Electronic device that has two electrodes (anode and cathode) and that allows current to flow in only one direction, resisting current flow in the other. An applied voltage can cause electrons to flow in only one direction, from the cathode to the anode, and then back to the cathode through an external circuit. Diodes are used especially as rectifiers—which change alternating current into direct current—and to vary the amplitude of a signal in proportion to the voltage in a circuit, as in a radio or television receiver. The most familiar diodes are vacuum tubes and semiconductor diodes. Semiconductor diodes, the simplest of semiconductor devices, consist of two electrodes and a sandwich of two dissimilar semiconducting substances (a p-n junction). Such diodes form the basis for more complex semiconductor devices (including transistors) used in computers and other electronic equipment. Semiconductor diodes include light-emitting diodes and laser diodes; the latter emit laser light, useful for telecommunications via fibre optics and for reading compact discs.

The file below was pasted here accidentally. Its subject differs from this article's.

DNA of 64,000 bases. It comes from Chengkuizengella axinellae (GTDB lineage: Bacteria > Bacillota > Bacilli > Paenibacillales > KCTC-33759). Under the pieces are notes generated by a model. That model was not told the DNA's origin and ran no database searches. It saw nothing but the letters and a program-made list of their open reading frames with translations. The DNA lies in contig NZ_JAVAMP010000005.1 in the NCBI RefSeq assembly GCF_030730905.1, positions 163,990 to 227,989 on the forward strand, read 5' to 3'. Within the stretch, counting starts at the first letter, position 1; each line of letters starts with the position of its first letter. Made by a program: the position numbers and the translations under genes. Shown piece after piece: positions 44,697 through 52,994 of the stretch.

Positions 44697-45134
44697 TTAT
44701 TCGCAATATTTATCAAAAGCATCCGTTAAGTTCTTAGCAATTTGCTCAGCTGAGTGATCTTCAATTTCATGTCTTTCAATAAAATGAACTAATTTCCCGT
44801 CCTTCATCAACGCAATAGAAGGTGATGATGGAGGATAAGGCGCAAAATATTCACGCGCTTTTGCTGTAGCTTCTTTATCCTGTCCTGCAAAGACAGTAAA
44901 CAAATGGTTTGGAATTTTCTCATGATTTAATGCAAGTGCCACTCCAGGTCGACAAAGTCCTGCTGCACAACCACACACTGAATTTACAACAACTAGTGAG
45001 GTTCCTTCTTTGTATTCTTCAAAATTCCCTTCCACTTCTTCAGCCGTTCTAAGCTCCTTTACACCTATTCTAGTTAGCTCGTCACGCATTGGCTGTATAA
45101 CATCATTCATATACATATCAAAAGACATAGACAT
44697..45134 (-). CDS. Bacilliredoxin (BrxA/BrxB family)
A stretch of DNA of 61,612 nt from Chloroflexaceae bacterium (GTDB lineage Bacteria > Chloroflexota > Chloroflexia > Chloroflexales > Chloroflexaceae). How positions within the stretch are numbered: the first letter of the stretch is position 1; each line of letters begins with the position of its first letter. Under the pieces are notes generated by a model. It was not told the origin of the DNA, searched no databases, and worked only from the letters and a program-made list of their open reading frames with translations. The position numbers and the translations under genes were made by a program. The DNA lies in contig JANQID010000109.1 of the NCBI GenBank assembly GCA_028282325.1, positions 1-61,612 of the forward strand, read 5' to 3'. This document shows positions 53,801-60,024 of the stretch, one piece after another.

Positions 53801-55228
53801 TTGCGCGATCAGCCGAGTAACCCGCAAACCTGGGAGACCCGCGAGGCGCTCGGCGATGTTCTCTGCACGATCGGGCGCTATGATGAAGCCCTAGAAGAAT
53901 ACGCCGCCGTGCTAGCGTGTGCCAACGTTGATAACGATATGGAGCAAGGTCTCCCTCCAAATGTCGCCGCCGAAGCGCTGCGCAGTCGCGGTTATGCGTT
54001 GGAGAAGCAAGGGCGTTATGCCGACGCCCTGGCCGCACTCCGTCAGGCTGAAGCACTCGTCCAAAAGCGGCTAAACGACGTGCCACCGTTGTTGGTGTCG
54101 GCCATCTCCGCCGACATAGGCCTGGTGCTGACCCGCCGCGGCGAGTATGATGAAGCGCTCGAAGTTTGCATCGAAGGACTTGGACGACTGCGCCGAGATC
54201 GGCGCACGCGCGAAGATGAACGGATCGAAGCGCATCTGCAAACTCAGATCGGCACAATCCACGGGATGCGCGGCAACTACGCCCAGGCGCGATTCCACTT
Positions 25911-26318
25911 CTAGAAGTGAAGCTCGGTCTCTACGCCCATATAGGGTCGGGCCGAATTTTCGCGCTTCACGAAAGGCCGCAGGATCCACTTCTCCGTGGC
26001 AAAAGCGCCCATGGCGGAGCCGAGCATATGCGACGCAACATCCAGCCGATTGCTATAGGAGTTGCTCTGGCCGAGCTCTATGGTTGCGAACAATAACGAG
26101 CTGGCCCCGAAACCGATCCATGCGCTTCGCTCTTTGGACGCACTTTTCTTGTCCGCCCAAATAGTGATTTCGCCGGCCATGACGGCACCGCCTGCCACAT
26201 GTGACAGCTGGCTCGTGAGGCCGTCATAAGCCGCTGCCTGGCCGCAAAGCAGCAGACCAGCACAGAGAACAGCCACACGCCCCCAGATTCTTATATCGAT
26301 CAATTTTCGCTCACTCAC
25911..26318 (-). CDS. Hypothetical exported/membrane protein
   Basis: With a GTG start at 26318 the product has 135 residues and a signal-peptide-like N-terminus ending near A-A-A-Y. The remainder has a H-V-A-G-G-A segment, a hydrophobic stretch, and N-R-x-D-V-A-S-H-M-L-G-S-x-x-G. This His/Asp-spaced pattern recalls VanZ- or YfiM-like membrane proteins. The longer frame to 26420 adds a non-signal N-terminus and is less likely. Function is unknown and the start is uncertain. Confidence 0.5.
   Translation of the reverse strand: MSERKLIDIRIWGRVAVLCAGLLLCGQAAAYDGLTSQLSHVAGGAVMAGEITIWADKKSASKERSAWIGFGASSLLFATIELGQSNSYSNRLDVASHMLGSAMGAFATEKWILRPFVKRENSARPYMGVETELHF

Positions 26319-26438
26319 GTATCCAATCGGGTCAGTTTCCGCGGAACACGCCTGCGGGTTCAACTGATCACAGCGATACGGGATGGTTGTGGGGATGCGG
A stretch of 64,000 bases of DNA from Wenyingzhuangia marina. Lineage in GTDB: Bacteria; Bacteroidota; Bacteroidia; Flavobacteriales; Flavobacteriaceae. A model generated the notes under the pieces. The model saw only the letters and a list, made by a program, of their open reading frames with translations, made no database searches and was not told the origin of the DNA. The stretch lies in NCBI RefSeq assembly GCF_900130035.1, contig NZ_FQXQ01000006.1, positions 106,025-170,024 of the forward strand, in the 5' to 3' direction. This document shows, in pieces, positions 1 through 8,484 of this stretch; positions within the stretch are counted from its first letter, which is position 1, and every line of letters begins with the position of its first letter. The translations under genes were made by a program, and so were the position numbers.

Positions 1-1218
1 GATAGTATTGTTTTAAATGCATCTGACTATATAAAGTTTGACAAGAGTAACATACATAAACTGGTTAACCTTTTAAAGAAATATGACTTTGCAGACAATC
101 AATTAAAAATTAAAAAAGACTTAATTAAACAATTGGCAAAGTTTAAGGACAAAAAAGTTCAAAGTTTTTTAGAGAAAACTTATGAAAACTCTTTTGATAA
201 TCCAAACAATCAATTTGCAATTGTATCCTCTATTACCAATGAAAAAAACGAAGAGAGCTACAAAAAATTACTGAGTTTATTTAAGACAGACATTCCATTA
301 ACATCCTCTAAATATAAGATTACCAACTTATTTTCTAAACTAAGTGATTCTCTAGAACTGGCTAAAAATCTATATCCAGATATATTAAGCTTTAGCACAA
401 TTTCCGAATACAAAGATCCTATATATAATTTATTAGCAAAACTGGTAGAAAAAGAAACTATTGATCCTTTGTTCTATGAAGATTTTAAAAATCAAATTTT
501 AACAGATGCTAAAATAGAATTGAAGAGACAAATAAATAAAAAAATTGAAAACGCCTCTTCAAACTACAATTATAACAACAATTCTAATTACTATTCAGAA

This entry comes from Encyclopædia Britannica Concise.
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